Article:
Red Tide Found at Sebastian Inlet State Park, Jetty

Red Tide at Sebastian Inlet State Park.
Red Tide at Sebastian Inlet State Park.

RED TIDE UPDATE – Click here for the latest Red Tide Update.

SEBASTIAN – On Wednesday, park rangers closed the Sebastian Inlet State Park and Indian River County officials closed all beaches.

On Tuesday, Florida Fish and Wildlife Conservation Commission (FWC) confirmed the presence of Red Tide at the Sebastian Inlet, Wabasso, and John’s Island in Vero Beach.

Twenty four hours prior, there were no signs of Red Tide while at the beach or at the Sebastian Inlet. Everything appeared to be normal, no coughing, itchy eyes, or dead fish washing up on the shoreline. All of those signs were seen farther south near Wabasso and John’s Island.

But on Wednesday, everything changed when park rangers closed the park and beach Inlet.

“We’ve closed the beaches and the Inlet because of Red Tide,” a park ranger told Sebastian Daily.

Red Tide at Indian River County beaches.
Red Tide at Indian River County beaches.
Sebastian Inlet State Park confirms Red Tide.
Sebastian Inlet State Park confirms Red Tide.
Tide Pool at the Sebastian Inlet.
Tide Pool at the Sebastian Inlet.
Wabasso Beach closed.
Wabasso Beach closed.

The dead fish are everywhere in the state parks Tide Pool. The air quality was better than the beaches south until you walked out near the Jetty.

People, including FedEx drivers, are wearing masks on the island and near the Inlet.

We spoke with many tourists who are sad by what they see, but it hasn’t stopped them from having a vacation. Most of them are here for the season.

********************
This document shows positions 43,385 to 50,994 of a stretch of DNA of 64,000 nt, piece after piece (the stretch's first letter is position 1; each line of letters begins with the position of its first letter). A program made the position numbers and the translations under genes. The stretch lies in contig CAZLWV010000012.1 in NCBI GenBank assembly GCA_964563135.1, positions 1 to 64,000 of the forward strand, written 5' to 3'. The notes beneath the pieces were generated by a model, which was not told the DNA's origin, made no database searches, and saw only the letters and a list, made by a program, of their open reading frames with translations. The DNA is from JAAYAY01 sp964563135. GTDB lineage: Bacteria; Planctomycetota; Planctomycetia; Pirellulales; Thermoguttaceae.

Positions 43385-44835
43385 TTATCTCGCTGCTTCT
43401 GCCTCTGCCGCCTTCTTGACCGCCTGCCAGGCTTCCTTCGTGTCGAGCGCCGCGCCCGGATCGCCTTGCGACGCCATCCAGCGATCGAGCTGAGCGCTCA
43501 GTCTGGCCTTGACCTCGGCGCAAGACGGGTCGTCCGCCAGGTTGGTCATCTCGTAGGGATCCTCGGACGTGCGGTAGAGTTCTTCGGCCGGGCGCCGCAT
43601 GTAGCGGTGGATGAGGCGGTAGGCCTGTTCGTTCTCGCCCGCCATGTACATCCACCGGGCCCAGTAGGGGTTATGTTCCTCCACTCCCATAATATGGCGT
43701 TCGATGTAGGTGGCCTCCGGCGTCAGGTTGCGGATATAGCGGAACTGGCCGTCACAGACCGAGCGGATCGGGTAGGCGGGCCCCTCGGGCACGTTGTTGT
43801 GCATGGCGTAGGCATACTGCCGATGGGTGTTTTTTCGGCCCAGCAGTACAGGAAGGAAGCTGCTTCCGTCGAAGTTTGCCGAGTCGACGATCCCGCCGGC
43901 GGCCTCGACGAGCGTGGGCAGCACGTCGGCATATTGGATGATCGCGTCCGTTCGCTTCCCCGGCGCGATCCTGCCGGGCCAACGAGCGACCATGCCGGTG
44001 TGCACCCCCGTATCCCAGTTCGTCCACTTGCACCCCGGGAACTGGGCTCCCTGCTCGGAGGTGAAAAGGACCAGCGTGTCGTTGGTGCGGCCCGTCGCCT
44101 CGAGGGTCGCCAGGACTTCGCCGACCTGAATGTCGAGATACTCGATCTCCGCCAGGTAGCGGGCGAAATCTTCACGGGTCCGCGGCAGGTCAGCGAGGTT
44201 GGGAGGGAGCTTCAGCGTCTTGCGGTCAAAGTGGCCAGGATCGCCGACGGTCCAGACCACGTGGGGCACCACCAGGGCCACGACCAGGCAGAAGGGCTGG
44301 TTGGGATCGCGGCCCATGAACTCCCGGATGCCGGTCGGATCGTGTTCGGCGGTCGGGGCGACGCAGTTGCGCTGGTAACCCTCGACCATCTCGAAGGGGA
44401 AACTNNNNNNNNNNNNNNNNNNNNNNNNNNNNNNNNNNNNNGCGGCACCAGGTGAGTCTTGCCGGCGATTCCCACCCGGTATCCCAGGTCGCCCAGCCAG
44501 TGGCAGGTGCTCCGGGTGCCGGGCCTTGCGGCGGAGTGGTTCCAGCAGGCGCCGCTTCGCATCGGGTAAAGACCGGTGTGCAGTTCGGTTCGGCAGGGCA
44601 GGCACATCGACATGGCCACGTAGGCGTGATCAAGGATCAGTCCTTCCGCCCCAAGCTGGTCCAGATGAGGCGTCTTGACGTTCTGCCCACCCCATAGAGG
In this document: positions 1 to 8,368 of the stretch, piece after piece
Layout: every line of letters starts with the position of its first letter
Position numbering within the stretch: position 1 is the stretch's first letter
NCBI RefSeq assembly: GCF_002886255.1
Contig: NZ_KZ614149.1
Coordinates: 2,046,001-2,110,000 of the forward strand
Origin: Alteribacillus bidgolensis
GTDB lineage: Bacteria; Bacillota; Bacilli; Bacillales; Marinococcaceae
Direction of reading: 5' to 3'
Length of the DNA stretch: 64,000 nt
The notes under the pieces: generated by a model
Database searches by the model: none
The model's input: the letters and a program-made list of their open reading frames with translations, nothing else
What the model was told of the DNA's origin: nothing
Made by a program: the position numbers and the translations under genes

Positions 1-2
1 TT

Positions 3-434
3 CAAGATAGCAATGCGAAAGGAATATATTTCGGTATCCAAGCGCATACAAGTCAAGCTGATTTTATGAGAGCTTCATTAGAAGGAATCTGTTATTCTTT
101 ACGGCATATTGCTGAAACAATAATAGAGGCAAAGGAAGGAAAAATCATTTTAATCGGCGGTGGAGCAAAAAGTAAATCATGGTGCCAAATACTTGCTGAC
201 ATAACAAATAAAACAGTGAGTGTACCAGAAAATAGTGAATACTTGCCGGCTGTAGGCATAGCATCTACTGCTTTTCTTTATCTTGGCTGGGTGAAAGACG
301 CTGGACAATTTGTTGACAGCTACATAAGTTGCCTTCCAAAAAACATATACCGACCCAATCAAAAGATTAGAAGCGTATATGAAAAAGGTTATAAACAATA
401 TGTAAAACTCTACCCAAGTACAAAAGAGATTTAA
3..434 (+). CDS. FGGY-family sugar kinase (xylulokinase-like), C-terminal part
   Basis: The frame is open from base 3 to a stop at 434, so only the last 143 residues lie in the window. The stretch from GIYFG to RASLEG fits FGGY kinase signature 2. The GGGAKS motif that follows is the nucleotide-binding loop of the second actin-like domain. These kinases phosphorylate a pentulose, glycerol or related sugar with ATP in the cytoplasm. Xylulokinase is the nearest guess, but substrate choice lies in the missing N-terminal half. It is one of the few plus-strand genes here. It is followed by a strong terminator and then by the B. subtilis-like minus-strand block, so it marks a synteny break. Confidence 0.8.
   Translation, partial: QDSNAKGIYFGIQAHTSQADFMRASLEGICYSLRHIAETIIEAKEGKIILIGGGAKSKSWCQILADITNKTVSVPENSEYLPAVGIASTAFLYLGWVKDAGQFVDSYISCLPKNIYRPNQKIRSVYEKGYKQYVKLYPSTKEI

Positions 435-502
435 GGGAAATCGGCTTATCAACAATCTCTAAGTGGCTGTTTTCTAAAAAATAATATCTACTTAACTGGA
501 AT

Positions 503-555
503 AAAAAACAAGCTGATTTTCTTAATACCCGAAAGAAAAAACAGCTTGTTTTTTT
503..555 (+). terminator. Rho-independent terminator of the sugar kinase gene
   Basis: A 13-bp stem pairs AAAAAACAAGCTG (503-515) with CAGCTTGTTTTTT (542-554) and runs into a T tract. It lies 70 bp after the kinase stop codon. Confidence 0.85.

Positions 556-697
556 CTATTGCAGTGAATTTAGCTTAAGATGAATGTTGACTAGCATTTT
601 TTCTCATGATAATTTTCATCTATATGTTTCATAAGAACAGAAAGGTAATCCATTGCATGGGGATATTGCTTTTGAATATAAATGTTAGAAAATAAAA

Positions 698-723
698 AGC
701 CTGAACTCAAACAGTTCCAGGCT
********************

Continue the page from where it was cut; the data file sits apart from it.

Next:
“It’ll clear up in about ten days or so, we’ve seen this before in other areas in Florida. This is just the worst part,” one couple from Massachusetts told Sebastain Daily.

Sebastian Inlet Video of Red Tide

We inspected areas of the Indian River Lagoon and didn’t see any sign of Red Tide as of Wednesday. All the dead fish are near the Inlet or near the beach.

The Lagoon is a major concern because of so many different species such as manatees, dolphins, pelicans, etc. So far, no wildlife has washed up that would indicate Red Tide in the Lagoon.

We will continue to publish updates.

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About Andy Hodges
Andy Hodges was born in Annapolis, Maryland and raised in Jupiter, Florida. Andy has been a radio & TV personality since the 1980s. He has worked for WLIZ, WFLX-FOX 29, WIRK, WIXI, WKSY, WRMF, and WJNO to name a few. After spending 7 years in Atlanta, Georgia during the 1990s, Andy returned to Florida and settled in the small town of Sebastian in 2000. In 2005, he returned to the broadcasting news sector and eventually joined our news team in 2016 as editor in chief. Andy's family has lived in Sebastian for more than 45 years.